More than 1,200 staff at restaurant chain Pizza Hut and high street lender Lloyds Banking Group are facing redundancy, adding to a torrent of job cuts announced amid the pandemic.
Pizza Hut is considering closing up to 29 of its 244 UK outlets with the potential loss of 450 jobs.
The main UK franchisee of the US-owned business is also seeking to cut rents, asking landlords to base payment demands on turnoverat each outlet, under a restructuring deal called a company voluntary arrangement (CVA).
The deal does not affect the Pizza Hut delivery business, which is separately owned.
High street lockdowns, social distancing rules and fears of the virus have hit trade at restaurant groups that were struggling even before lockdown restrictions, forcing them to make cutbacks.
The planned closures and redundancies follow similar moves at fellow Italian specialists Pizza Express and Azzurri Group, the owner of Ask Italian and Zizzi, while Carluccio’s and Casual Dining Group, owner of Bella Italia, Café Rouge, and Las Iguanas, have also shrunk dramatically.
Details of the CVA by Pizza Hut Restaurants, which operates 245 outlets employing 5,000 people, could be announced as early as Wednesday evening, according to Sky News, which first reported the plan.
Separately, Lloyds Banking Group is to cut 865 jobs across the UK as the high street lender revives restructuring proposals.
The bank said it had decided to push ahead with plans to simplify parts of its business, adding that affected staff would leave in November at the earliest. It will also create 226 new roles, which means the net reduction amounts to 639 jobs, out of a total workforce of 65,000 people.
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The majority of the roles are back-office posts that do not involve interaction with customers, mainly in the bank’s insurance and wealth management divisions, after it set up a personal wealth venture with Schroders.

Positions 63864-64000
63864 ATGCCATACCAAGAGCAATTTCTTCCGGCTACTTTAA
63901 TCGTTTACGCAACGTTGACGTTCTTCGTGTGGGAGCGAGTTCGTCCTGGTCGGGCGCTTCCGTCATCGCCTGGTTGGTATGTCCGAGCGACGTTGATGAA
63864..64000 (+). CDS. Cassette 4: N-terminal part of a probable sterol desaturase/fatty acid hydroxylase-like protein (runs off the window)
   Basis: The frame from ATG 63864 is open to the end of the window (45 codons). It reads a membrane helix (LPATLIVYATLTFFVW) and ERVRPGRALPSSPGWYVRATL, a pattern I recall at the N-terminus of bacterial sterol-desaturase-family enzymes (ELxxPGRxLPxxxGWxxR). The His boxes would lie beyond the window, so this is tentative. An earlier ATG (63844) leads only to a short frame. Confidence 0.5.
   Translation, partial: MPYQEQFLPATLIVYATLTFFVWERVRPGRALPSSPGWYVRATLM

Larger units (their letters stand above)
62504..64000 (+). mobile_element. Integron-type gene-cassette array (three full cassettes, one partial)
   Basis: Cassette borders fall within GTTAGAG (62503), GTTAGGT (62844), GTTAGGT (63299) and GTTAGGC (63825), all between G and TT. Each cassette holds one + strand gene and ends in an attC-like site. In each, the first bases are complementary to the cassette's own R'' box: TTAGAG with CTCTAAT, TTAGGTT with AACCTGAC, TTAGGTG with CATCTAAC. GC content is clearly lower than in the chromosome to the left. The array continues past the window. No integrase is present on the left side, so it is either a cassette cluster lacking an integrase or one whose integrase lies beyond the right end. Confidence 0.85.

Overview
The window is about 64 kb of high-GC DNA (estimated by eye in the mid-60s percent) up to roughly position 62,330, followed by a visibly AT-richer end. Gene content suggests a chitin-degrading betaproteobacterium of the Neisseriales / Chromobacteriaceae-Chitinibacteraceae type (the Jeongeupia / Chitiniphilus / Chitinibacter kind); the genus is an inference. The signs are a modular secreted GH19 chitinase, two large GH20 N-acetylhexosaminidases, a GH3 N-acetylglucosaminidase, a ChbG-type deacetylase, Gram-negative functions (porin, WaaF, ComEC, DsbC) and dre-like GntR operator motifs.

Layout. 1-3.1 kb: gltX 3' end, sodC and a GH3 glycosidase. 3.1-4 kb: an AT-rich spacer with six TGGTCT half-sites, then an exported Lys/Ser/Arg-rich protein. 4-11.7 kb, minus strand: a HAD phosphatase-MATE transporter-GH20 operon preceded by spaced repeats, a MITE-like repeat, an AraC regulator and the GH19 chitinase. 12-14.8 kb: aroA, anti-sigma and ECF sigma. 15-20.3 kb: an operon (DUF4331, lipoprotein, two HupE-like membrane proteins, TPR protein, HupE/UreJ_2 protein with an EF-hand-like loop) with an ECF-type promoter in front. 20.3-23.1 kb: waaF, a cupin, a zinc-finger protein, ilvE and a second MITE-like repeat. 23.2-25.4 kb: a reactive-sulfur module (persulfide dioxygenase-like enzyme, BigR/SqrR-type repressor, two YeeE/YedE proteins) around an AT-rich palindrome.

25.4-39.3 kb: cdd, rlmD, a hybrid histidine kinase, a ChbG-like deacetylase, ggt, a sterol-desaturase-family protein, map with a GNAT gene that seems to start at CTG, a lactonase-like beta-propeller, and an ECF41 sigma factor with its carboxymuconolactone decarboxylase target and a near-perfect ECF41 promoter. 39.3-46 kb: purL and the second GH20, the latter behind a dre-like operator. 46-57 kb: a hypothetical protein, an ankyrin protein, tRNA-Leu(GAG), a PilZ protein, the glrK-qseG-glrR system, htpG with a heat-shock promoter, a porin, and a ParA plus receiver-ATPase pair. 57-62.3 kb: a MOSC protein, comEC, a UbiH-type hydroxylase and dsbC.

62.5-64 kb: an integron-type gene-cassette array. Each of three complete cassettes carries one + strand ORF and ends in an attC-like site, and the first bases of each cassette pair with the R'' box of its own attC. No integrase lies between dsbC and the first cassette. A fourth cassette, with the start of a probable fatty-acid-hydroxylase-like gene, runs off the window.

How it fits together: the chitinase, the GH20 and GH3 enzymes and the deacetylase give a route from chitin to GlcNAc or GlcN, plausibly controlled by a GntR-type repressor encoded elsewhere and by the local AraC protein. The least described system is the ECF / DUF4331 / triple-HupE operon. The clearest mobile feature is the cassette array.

A Lloyds spokesperson said: “We will seek to redeploy wherever possible, with all colleagues given access to a package of training and support designed to help them secure their next position, whether within or outside of the group.”
Lloyds said the Accord and Unite trade unions had been consulted.
Unite’s Rob MacGregor said: “Unite is adamant that it is totally unacceptable that LBG persists in putting undue pressure on those who remain working for the bank by making hundreds more of their fellow workers redundant on a regular basis.
“The pandemic has demonstrated the amazing resilience and flexibility of this workforce. The employer should not focus solely on cutting jobs and costs but instead the bank should invest in a workforce that has only shown loyalty, dedication and hard work through the good times and the bad.”
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